The Damascus Spring, as we call it, turned rapidly into a Damascus Winter. Many old opposition figures who the world discovered in 2011 had been prisoners of conscience for years – under father and then son – for “weakening national sentiment.” Defying Bashar was verboten. /16

Abroad, Bashar played statesman with disastrous effect, giving absurd interviews pontificating on world affairs. A mansplainer of the first order, he tediously denied claims about any action by saying “it’s not logical.” He riled up the US by sending fighters to Iraq … /17

… even though he voted for Resolution 1441 on his Security Council stint, giving the US the unanimity it had sought and the justification it needed to invade Iraq a few months later (Bashar always wants to be wanted, and if that doesn’t work he makes trouble to be noticed). /18

And then there was Lebanon, which he had been messing up since the day he inherited his realm. In 2004, he forced the Lebanese parliament to extend then-president Emile Lahoud for 3 years (unconstitutionally), and in February 2005, with his ever stronger ally Hezbollah, … /19

… he killed Rafic Hariri, setting in motion a sequence of further assassinations and upheaval, and the forced retreat of Syrian soldiers who had been there since the 1970s. When brave Syrians dared to stand with their Lebanese counterparts, he threw them in jail, again. /20

Syrians watched Lebanese protesters publicly insult Bashar, shaking the regime for the first time. That is when the “menhebak” (we love you) posters started appearing, and when the regime began peddling Syrianism (basically, Syria First) to replace Baathist Arabism. /21

After the hasty Lebanon retreat, Bashar promised Syrians big changes were coming. We were not holding our breath, but when he then convened a Baath Party Congress (the first since 2000), some again dared to hope the regime had finally learned its lesson. Silly them. /22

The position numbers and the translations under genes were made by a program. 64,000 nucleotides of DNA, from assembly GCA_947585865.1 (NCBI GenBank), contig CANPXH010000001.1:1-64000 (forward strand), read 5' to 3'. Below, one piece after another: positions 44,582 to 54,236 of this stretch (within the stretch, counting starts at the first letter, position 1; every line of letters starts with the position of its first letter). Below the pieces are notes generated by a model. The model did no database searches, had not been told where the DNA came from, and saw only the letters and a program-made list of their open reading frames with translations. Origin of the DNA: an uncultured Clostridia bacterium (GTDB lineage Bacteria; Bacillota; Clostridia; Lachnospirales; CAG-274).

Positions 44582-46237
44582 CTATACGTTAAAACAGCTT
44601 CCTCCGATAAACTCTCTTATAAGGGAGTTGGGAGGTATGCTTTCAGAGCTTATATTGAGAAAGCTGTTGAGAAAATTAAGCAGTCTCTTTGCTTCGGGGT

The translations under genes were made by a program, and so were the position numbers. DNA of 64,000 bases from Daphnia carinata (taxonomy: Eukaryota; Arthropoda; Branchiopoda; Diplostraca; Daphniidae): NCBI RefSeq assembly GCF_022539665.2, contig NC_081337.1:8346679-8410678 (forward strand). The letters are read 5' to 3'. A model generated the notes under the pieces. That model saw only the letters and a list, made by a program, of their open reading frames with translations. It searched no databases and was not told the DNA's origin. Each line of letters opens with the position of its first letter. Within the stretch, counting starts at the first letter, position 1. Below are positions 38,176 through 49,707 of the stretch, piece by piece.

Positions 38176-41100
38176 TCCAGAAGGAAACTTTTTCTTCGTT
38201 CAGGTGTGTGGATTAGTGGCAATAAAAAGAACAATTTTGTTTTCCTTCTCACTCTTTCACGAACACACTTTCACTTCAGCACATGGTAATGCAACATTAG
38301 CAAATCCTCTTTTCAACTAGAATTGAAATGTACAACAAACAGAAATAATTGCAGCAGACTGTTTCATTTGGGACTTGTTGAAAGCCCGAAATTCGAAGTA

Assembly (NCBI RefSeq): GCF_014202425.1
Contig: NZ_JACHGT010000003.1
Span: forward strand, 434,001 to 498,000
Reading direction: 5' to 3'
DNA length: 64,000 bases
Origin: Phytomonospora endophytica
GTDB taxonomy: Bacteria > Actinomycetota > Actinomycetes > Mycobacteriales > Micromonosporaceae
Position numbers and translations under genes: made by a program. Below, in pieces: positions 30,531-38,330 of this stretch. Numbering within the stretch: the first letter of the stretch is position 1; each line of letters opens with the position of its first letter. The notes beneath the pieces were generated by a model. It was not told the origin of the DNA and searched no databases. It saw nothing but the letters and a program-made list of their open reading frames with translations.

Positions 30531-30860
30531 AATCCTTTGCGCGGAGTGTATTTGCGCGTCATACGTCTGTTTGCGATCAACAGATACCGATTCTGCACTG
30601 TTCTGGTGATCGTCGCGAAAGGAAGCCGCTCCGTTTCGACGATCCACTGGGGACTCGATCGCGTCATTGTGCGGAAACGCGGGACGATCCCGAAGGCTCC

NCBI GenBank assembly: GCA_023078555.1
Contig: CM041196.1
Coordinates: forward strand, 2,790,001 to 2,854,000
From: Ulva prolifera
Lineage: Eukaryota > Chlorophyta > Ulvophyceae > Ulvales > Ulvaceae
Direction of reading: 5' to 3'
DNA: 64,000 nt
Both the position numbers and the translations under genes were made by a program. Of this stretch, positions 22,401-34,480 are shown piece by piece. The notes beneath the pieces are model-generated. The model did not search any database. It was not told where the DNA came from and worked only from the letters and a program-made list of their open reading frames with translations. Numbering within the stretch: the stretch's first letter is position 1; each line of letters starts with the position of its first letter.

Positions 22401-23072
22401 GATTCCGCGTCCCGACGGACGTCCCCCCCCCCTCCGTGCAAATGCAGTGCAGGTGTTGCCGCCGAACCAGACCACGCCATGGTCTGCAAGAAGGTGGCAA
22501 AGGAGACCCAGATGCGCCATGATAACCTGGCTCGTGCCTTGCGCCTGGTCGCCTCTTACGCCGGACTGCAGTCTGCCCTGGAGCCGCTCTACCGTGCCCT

The Congress declared that the economy (officially socialist for people, capitalist for ruling elite) would henceforth be known as a “social market economy,” whatever that means. Poverty continued to rise, the velvet society continued to sip frappuccinos at the Four Seasons. /23

Ostracized by the entire region and the world, Bashar was saved by Hezbollah’s infamous May 2008 assault on Beirut which led to a reconciliation agreement sponsored by Qatar, leading itself to his reintegration into the international community and an invitation to Paris. /24

The bigger Bashar’s head got on a regional level, the more his actions increased Syrian despair and disparity. And when he declared in early 2011 to WSJ that Syria was immune to the Arab spring, the children of Deraa pointed to the naked emperor and wrote: it’s your turn. /25

Syrians endured suffocating hardship over decades of Assad tyranny before they started the revolution – a revolution in every sense of the word. To understand this seemingly sudden unleashing of the free Syrian spirit, you need to know about the decade that preceded it. /26

This thread merely scratches the surface of the trajectory of Bashar Assad and Syria, which I researched for years at Chatham House, and wrote and spoke about in hundreds of articles, talks and interviews. Expertise on Syrian affairs is needed, above all from Syrians. /27

Hafez Assad bequeathed him a hereditary republic; Bashar took this massive trust fund and destroyed it over the course of 20 years, little by little at first through reckless abandon, and then with every weapon of mass terror and destruction. /28

This gluttonous, incompetent, barbaric regime is unreformable, proving repeatedly it will use all means at its disposal to maintain its violent power, 50 years on and counting. Since March 2011, most Syrians have sacrificed everything to liberate themselves, with little help. /29

As the world rethinks its selective commitment to fighting injustice and upholding human rights, after the exposure of horrific crimes on unarmed civilians, it should help Syrians get justice too. For that to happen, Bashar Assad’s 20th anniversary in power must be his last. /30

 

Apocalyptic Scenario Beginning In Syria

With with 77 Killed; Over 150K Displaced
REPORTfrom Union of Medical Care and Relief Organizations Published on 04 May 2019
FOR IMMEDIATE RELEASE